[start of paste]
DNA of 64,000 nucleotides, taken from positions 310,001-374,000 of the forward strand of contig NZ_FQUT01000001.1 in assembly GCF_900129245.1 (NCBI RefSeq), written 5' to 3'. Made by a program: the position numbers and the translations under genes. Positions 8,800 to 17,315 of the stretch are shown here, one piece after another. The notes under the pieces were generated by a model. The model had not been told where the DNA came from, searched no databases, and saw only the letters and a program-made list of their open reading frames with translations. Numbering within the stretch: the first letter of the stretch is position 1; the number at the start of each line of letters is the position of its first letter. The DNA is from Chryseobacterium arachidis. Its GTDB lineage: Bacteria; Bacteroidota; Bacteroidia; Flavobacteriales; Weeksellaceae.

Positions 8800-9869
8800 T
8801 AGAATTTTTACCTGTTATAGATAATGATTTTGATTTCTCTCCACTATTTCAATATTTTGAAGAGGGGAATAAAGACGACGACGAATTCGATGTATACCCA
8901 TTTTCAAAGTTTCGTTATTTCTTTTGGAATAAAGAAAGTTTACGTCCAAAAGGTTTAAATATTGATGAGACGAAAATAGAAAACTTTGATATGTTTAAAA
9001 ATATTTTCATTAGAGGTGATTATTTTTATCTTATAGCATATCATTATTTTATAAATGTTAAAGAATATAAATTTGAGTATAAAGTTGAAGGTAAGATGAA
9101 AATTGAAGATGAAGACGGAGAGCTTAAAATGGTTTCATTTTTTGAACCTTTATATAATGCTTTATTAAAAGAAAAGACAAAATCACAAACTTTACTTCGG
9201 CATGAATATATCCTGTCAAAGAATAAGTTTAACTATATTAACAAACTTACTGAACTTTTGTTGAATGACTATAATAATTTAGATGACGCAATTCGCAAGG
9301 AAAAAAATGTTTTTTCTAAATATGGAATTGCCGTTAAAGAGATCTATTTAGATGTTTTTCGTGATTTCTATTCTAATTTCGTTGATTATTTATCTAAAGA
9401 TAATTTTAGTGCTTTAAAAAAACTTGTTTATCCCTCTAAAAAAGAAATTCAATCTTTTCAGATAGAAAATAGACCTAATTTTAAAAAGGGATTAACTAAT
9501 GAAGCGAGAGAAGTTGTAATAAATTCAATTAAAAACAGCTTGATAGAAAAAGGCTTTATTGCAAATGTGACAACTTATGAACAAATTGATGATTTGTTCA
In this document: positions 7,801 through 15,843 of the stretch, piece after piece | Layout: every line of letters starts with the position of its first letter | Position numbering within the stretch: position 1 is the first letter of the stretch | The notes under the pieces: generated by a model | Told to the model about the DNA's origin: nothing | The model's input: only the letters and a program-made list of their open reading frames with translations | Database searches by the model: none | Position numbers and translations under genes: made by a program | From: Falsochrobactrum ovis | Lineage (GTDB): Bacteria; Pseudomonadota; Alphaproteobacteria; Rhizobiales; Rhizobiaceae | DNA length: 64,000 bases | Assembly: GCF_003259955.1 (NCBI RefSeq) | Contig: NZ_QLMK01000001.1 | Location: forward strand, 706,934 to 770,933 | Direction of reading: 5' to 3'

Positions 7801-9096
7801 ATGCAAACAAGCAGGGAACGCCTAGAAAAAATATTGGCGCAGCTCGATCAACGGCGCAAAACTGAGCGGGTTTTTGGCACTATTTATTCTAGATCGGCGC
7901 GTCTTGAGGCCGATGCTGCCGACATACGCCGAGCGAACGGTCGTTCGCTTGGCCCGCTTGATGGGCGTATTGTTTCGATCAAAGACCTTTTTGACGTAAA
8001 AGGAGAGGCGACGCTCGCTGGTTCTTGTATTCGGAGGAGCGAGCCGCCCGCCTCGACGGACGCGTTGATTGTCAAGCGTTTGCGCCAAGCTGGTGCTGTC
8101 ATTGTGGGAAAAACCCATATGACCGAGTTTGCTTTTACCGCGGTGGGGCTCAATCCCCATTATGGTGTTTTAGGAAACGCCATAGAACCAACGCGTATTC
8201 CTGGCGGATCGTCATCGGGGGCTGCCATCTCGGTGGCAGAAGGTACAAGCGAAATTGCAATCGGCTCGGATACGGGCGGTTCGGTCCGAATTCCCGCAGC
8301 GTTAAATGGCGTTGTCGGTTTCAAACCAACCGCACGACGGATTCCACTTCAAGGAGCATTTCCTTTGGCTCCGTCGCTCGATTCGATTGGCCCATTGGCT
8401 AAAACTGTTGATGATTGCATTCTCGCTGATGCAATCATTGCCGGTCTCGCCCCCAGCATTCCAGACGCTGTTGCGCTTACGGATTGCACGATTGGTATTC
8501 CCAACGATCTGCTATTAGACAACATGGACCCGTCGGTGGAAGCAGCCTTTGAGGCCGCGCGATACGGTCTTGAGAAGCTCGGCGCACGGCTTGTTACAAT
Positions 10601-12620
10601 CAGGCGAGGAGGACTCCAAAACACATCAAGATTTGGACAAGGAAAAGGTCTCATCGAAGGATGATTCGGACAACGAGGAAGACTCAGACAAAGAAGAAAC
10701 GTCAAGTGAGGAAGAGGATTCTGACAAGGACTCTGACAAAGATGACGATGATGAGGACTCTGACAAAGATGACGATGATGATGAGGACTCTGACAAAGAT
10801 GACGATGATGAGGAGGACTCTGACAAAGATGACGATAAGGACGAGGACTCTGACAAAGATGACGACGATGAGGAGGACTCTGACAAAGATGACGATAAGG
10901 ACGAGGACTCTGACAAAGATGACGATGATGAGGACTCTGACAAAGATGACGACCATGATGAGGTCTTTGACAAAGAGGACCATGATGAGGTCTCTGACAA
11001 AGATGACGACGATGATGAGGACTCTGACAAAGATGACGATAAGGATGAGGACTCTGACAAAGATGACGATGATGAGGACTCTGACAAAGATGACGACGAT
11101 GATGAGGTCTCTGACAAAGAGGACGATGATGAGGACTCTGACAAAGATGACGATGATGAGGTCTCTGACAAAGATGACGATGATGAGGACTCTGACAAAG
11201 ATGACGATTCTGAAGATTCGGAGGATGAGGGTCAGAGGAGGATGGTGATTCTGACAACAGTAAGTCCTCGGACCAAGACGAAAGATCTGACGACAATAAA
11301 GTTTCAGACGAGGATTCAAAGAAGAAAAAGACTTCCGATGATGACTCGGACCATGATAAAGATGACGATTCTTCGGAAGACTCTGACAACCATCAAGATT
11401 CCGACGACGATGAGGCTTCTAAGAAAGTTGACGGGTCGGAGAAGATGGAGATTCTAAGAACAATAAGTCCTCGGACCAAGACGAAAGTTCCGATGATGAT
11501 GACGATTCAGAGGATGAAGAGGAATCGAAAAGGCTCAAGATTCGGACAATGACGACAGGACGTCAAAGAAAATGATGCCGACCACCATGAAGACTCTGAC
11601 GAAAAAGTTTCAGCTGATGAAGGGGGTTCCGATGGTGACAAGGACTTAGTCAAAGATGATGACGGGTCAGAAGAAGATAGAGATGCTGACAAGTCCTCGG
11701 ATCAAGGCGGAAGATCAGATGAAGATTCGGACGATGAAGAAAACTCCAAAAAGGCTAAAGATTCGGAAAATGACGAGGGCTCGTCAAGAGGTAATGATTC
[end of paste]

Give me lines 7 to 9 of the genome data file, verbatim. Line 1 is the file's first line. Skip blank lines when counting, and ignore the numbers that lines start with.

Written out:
9101 AATTGAAGATGAAGACGGAGAGCTTAAAATGGTTTCATTTTTTGAACCTTTATATAATGCTTTATTAAAAGAAAAGACAAAATCACAAACTTTACTTCGG
9201 CATGAATATATCCTGTCAAAGAATAAGTTTAACTATATTAACAAACTTACTGAACTTTTGTTGAATGACTATAATAATTTAGATGACGCAATTCGCAAGG
9301 AAAAAAATGTTTTTTCTAAATATGGAATTGCCGTTAAAGAGATCTATTTAGATGTTTTTCGTGATTTCTATTCTAATTTCGTTGATTATTTATCTAAAGA